Rahul Gandhi, the scion of India’s first political family and the man who will head the Congress party’s campaign at the next election, has stunned the government by denouncing as “nonsense” a plan to protect convicted politicians.
The Indian government had triggered widespread controversy by seeking to pass by a back-door method legislation that would have blocked convicted politicians from being disqualified from parliament. Such was the unease about the measure that the country’s president had indicated he was not keen to sign it into law.
But on Friday, with prime minister Manmohan Singh in the US where he is due to meet Barack Obama, Mr Gandhi slammed the government’s proposal, hijacking a press conference that had ostensibly been called to defend the measure.
“This is complete nonsense and it should be torn up and thrown out. It is my personal opinion,” Mr Gandhi said in Delhi, before repeating his point. “All parties do this because of political considerations and we must stop making compromises.”
He added: “It is time to stop this nonsense, political parties, mine and all others. If you want to fight corruption in the country whether it is Congress Party or BJP (Bharatiya Janata Party), we cannot continue making these small compromises. Because if we make these small compromises, then we compromise everywhere.”
The comments of Mr Gandhi, the great-grandson of India’s first prime minister, Jawaharlal Nehru, were leapt on by political commentators as well as the political opposition. Arun Jaitely, a senior leader of the main opposition BJP, said those behind the legislation, which was being passed by a cabinet “ordinance” rather than the parliament, should resign.
“All I can say is, this is a highly belated realisation of what constitutes nonsense,” he told the Press Trust of India.
While he has not been declared its prime ministerial candidate ahead of elections scheduled to take place before May, Mr Gandhi is widely expected to lead the Congress party’s election campaign. As such, his statement on Friday may have been designed to create some buzz for himself while seeking to suggest there is space between himself and the broader party establishment.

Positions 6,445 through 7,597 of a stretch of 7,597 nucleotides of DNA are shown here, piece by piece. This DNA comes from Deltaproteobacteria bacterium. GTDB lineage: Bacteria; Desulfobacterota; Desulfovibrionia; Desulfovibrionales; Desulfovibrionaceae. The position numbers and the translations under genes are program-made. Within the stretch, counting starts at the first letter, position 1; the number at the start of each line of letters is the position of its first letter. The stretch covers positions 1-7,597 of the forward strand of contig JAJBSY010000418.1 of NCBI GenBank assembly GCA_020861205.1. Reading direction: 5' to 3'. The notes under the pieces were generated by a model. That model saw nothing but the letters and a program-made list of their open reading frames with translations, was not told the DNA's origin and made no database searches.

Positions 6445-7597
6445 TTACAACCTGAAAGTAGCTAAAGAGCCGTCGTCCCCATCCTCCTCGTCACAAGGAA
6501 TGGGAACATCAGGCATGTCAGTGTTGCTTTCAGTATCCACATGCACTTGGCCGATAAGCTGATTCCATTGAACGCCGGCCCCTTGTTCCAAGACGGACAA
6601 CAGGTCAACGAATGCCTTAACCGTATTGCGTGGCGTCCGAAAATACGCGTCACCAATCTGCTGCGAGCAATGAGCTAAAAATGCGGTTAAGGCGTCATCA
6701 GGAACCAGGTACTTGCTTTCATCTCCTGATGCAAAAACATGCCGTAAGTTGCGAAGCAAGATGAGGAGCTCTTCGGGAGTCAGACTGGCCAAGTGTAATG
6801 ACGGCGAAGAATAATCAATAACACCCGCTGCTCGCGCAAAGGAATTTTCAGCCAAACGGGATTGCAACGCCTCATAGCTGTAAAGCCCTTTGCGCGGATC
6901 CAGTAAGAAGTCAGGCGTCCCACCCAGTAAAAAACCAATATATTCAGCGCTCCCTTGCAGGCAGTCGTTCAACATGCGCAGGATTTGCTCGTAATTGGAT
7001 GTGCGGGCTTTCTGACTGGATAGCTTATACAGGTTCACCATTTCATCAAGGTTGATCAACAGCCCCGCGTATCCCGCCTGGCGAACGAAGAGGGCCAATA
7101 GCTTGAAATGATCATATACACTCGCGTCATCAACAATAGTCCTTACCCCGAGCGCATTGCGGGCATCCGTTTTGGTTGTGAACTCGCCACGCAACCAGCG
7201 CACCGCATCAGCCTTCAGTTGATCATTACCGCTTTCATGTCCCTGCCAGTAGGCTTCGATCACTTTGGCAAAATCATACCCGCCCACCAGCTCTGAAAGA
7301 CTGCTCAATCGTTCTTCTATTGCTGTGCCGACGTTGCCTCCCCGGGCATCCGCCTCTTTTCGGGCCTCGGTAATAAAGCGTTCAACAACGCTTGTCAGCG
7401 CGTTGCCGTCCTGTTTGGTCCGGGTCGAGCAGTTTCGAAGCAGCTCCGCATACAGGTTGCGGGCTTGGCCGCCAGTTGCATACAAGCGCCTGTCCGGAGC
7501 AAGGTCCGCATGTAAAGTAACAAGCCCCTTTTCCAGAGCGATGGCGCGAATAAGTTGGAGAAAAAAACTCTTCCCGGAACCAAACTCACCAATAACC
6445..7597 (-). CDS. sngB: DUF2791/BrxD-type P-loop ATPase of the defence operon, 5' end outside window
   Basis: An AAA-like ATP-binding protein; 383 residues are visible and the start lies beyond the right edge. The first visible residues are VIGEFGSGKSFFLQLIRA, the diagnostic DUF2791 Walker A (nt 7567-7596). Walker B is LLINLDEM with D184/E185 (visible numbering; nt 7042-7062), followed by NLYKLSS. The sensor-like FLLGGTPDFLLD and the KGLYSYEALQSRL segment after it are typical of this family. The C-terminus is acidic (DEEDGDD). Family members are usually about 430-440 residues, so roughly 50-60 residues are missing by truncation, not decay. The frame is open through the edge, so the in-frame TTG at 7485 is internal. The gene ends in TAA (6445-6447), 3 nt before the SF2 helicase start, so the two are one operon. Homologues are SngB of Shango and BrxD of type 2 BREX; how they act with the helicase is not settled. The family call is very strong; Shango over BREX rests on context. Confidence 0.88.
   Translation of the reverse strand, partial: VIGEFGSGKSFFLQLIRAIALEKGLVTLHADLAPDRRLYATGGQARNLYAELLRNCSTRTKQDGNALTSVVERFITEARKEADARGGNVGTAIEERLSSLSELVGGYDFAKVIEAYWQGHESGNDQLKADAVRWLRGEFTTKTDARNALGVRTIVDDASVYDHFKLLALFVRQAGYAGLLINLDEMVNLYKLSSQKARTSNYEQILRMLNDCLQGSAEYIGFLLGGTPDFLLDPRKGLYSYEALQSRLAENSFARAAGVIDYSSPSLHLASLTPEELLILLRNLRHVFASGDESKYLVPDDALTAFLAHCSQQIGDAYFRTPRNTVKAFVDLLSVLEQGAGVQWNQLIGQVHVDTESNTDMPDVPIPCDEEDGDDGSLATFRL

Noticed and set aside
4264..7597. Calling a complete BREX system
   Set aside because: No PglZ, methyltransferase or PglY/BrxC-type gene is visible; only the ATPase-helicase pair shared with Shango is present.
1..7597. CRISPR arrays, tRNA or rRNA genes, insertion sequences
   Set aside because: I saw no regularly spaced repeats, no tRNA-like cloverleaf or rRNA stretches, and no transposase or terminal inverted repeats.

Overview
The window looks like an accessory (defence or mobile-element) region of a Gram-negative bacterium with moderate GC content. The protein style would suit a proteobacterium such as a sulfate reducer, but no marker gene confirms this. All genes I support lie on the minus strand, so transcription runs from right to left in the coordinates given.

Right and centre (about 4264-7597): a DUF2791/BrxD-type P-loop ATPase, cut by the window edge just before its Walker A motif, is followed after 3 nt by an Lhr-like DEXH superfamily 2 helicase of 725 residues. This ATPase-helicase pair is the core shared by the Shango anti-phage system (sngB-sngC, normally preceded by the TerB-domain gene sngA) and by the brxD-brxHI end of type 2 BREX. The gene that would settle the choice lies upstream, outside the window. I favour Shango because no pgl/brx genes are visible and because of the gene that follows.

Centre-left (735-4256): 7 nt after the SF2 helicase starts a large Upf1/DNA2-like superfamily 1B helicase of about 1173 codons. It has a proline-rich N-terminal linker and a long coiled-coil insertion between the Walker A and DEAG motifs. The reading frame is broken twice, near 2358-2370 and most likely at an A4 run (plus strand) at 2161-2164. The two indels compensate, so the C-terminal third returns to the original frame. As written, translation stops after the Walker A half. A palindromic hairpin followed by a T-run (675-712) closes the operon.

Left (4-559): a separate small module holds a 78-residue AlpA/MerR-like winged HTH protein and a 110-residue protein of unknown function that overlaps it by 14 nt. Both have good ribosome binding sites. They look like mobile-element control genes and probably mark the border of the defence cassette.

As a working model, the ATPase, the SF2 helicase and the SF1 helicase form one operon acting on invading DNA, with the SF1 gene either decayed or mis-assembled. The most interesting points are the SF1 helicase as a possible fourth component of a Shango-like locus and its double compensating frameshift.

“It certainly reflects a desire to distance the Congress from Manmohan Singh,” said Ashok Mailk, a Delhi-based analyst and writer. “Nevertheless it is remarkably poor politics. Rahul has let down senior ministers who have defended the ordinance and, separately, tried to cover up for Rahul's shortcomings.”
Malvika Singh, editor of Seminar magazine and a celebrated observer of Delhi politics, said Mr Gandhi had been working for some time to counter the corrupt way that Indian politics had typically been done. “Everyone says you have to carry it with you but he is trying to change the narrative,” she said. “It is a complete commitment to what he said.”
The ordinance passed by India’s cabinet had been introduced earlier this week to overrule an order by India’s Supreme court that said politicians convicted of crimes should be removed from office.
The allegations of criminality facing India’s politicians are notorious. This week, an anti-corruption organisation, the Association for Democratic Reforms, estimated that of India’s 4,807 national and provincial politicians, around 30 per cent had criminal charges against them. At least 15 per cent faced “serious charges”, including rape and assault.
Whether the government will continue to support the measure is now unclear. It is unlikely Mr Singh will address the issue until he returns from the US.
Among those parties which had opposed the ordinance was the recently-formed Aam Aadmi, or Common Man, party. Its members had on Friday visited India’s president, Pranab Mukherjee, urging him not to sign the ordinance into law.
A party spokesman Manish Sisodia, said: “This is all merely a drama. Rahul Gandhi wants to show that he understands the country better than the parliament and the party. He is trying to position himself as a hero.”
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